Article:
However, most of these findings are far from conclusive. For example, a 1985 paper on foetal abnormality (Qazi et al.) after prenatal exposure to cannabis discussed five infants whose mothers acknowledged use of cannabis prior to and during pregnancy and who were born with various symptoms of growth retardation, neurological dysfunction and deformity; such a small sample size, however, is far from sufficient to draw concrete conclusions, and correlation does not imply causation.
Other studies seen as providing evidence that cannabis use can cause foetal abnormalities are animal studies (Geber & Schramm 1969, Phillips et al, 1971) in which rabbits, hamsters, rats and mice were injected with vast doses of crude cannabis extract, as much as 666mg/kg in one instance! Such massive doses of cannabis would be practically impossible for a human to consume through conventional means, and are essentially useless as a point of comparison.
In fact, many early studies that indicated a correlation between use of cannabis (or other controlled substances such as cocaine) have been later contradicted by findings suggesting that socioeconomic status and level of poverty are far more causative of low birth weight and poor developmental outcome than use of the substances themselves. This does not imply that use of cannabis or other substances during pregnancy has no adverse effect, but does give weight to the idea that the risks have been overestimated and overemphasized due to politics and anti-drug bias.
The endocannabinoid system and female fertility
Just as in males, it is clear that the endocannabinoid system does have an important role to play in female fertility. CB1-receptors have been shown to be present in the ovaries, the uterine endometrium, and the developing embryo (McPartland, 1999); anandamide has been found to be present in the oviductal and follicular fluid (fluids found in the Fallopian tubes and the follicular antrum; the follicular antrum is the chamber in which ovarian follicles produce oocytes, or immature egg cells). Both CB1- and CB2-receptors have also been found at all stages of development of the oocyte itself (Taylor et al, 2010).
As previously mentioned, mammalian sperm cells require a period of exposure to both male and female reproductive fluids in order to become “capacitated” and able to fertilize an egg. The presence of anandamide in the female reproductive fluids thus clearly assists in the capacitation of sperm cells on their journey to the Fallopian tubes.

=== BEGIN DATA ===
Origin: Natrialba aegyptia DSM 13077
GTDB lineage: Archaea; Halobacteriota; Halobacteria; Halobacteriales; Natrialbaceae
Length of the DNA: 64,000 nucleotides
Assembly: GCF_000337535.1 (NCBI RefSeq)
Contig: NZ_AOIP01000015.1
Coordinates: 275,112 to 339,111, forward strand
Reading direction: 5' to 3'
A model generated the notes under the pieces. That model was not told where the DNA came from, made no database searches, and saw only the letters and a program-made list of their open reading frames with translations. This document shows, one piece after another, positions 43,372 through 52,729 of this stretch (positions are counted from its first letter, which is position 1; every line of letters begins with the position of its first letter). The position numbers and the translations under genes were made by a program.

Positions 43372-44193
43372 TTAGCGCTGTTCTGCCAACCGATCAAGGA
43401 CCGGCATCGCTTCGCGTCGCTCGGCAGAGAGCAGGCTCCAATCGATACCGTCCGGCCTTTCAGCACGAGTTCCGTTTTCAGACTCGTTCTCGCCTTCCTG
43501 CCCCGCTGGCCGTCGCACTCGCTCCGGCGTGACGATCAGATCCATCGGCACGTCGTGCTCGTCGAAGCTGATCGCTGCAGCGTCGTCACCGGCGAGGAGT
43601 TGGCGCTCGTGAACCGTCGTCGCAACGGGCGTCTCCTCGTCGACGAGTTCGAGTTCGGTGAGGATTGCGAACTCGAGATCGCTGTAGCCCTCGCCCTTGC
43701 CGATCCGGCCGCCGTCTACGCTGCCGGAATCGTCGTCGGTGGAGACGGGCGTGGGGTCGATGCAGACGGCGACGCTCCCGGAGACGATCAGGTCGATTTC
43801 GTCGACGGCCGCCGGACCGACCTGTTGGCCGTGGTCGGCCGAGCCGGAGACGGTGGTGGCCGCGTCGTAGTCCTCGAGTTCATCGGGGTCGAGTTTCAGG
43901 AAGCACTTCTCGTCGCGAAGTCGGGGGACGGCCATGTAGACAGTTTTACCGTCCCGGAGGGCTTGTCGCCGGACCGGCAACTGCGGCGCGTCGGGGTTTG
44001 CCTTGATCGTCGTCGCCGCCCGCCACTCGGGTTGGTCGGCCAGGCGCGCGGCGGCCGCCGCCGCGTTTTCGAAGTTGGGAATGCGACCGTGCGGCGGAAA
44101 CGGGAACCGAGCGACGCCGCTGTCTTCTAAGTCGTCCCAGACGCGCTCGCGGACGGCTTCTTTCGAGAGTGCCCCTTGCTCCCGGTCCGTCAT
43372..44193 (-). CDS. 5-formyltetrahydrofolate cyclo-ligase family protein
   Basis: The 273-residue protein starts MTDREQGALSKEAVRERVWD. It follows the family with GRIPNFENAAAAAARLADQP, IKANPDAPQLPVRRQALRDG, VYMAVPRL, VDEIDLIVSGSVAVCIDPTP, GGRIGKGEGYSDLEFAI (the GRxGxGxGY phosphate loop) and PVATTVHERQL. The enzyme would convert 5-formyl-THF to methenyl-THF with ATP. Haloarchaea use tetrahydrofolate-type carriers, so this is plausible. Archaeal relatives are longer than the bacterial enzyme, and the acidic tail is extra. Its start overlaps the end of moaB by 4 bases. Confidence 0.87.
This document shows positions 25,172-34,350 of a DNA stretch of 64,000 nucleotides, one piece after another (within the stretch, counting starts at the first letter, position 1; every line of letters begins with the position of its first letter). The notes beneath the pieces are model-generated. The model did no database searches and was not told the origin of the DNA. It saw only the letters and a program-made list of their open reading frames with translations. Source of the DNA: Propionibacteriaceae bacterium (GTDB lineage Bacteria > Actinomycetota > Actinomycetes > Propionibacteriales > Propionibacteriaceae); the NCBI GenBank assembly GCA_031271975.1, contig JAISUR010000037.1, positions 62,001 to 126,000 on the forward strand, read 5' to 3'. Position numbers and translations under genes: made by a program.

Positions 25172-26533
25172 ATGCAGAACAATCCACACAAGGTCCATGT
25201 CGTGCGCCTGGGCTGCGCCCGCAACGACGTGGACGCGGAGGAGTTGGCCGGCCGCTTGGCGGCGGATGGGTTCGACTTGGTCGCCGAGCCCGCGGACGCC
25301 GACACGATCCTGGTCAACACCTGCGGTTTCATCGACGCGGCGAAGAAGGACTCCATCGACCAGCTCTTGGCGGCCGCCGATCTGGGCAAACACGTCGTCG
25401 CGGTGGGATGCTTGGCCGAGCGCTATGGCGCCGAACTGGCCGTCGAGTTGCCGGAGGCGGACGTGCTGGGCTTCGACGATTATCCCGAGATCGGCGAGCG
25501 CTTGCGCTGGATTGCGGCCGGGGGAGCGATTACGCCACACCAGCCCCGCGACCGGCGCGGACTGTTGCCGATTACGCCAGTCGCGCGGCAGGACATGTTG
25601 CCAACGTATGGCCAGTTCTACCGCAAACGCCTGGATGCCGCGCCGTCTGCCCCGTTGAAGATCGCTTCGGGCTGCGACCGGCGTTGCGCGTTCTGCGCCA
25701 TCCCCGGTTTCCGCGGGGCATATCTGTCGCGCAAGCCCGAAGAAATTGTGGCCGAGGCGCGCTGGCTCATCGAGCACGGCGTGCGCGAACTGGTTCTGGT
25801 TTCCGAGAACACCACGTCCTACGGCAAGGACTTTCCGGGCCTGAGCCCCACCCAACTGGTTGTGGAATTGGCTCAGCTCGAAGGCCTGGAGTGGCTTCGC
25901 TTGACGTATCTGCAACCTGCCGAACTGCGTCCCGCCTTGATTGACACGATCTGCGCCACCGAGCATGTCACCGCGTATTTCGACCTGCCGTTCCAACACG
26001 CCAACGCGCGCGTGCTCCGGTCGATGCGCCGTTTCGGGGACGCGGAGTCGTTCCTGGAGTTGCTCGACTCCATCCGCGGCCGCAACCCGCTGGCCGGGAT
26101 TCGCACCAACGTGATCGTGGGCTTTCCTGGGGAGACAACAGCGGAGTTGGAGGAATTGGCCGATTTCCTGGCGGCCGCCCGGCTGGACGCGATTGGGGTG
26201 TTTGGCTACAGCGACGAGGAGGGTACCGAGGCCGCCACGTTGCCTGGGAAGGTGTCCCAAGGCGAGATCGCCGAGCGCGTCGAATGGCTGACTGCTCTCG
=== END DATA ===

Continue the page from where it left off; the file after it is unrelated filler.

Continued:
As well as assisting in capacitating the sperm cell and facilitating its journey to the Fallopian tubes where fertilization takes place, anandamide and the CB1-receptors have a crucial role to play in ovulation, as well as in the implantation of the fertilized gamete into the endometrium, or the lining of the womb. Specifically, it has been shown that high levels of anandamide are necessary for successful ovulation, and that lower levels are advantageous during the implantation of the gamete into the uterine lining (Talatini et al, 2009). The same study also indicated that anandamide levels are high during the 4th-5th weeks of gestation, and drop to much lower levels during the 6th week.
The concentration of anandamide in the oocytes has been found to strongly correlate with the maturation and quality of the oocytes (Taylor et al, 2010), which in turn determine the success of ovulation. It is not clear exactly by what mechanism anandamide works to control oocyte maturation; the fact that high levels of anandamide are necessary at this time would appear to contradict the findings that use of THC can disrupt oogenesis and ovulation.
The process may indeed be complicated by the role of the endocannabinoid system in digestive health: cannabinoids are known to affect key physiological processes such as appetite and glucose metabolism, thereby potentially working to reduce the chances of obesity; obesity is strongly linked to reproductive health, so even if THC can be seen to have a negative effect on ovulation in itself, its positive effect on nutritional health may outweigh this negative effect to produce an overall positive effect on fertility.
The role of cannabis & endocannabinoids in fertility & birth control
Although it does appear that heavy use of cannabis can have a negative effect on human fertility and reproduction, the extensive research that has been done on the subject has paved the way for a far deeper understanding of human reproductive physiology, and has opened the door to the possibility of targeted, endocannabinoid-based treatments for the 10-15% of couples worldwide that suffer from poor reproductive health.
Furthermore, while use of cannabis and exogenous cannabis may in many cases be detrimental to human reproductive fitness on an individual level, they may on the other hand prove useful as a non-invasive means of controlling fertility in populations with fertility rates well above the rate of replacement (the rate at which new babies must be born to replace individuals that die, in order to maintain the overall size of a population).
Ultimately, to gain a clear perspective on the extent to which cannabis use truly affects overall fertility in the sense of number of children per fertile female, we should look at the numbers of children born to cannabis users compared to non-users. However, there are various other factors that may affect number of children born, including level of education, socioeconomic status and overall desire to reproduce.
Thus, it is far from clear what overall effect higher rates of cannabis use will have on fertility rates in different populations. But as we struggle to prevent our global population from increasing to unsustainable levels, clamping down on the (very widespread) use of a substance that may reduce rates of fertility in a given population could prove to be highly disadvantageous long-term strategy.